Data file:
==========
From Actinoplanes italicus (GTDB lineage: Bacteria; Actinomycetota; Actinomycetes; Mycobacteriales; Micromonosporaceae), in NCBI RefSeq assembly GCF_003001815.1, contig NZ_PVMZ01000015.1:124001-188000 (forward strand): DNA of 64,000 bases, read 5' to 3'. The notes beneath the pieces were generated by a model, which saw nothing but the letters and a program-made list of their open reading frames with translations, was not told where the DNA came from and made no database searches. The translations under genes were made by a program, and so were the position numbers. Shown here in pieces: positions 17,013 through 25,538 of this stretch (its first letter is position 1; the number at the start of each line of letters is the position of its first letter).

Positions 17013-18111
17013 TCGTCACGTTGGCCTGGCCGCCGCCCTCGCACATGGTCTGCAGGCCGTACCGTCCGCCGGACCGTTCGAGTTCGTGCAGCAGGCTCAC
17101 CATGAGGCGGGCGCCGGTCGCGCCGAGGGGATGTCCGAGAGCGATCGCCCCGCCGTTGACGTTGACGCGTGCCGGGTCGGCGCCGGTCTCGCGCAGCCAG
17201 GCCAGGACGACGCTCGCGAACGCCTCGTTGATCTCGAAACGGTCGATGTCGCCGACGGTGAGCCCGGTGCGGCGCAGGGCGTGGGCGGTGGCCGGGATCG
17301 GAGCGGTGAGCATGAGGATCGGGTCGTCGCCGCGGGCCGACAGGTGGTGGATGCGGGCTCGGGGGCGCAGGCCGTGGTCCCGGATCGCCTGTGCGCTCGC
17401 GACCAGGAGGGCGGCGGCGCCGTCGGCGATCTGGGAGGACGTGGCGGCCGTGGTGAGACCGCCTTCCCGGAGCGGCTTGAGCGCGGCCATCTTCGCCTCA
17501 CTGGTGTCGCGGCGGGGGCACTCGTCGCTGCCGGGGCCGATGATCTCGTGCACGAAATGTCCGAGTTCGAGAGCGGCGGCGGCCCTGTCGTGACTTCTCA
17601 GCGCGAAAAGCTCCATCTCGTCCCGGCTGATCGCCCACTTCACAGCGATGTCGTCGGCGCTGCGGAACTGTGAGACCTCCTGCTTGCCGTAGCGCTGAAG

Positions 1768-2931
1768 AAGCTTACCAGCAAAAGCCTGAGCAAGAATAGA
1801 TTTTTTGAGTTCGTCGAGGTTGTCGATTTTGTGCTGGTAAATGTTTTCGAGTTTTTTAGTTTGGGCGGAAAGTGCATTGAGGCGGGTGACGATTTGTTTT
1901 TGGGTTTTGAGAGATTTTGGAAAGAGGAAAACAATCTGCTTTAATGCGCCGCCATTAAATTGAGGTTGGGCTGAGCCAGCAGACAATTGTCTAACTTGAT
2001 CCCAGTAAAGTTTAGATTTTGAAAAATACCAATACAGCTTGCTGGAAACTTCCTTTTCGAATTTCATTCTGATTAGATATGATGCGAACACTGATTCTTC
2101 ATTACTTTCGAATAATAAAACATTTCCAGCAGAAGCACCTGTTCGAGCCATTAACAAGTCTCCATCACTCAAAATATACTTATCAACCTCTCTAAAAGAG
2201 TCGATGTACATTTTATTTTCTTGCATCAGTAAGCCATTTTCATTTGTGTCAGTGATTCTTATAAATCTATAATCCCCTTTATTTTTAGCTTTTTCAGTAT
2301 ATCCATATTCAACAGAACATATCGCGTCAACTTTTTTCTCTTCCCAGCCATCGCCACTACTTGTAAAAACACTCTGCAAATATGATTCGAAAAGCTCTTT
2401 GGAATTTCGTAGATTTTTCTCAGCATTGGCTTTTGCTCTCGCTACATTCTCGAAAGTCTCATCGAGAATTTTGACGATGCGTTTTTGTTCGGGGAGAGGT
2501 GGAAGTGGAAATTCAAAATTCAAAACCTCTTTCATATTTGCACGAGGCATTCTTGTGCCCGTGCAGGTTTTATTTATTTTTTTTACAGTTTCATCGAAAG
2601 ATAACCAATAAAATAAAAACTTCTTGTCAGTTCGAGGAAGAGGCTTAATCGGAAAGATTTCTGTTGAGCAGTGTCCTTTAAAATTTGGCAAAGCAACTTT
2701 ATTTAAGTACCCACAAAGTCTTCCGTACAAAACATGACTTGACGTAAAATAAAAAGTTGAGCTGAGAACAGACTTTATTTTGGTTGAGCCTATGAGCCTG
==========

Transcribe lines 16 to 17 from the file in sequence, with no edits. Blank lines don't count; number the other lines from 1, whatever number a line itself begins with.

2201 TCGATGTACATTTTATTTTCTTGCATCAGTAAGCCATTTTCATTTGTGTCAGTGATTCTTATAAATCTATAATCCCCTTTATTTTTAGCTTTTTCAGTAT
2301 ATCCATATTCAACAGAACATATCGCGTCAACTTTTTTCTCTTCCCAGCCATCGCCACTACTTGTAAAAACACTCTGCAAATATGATTCGAAAAGCTCTTT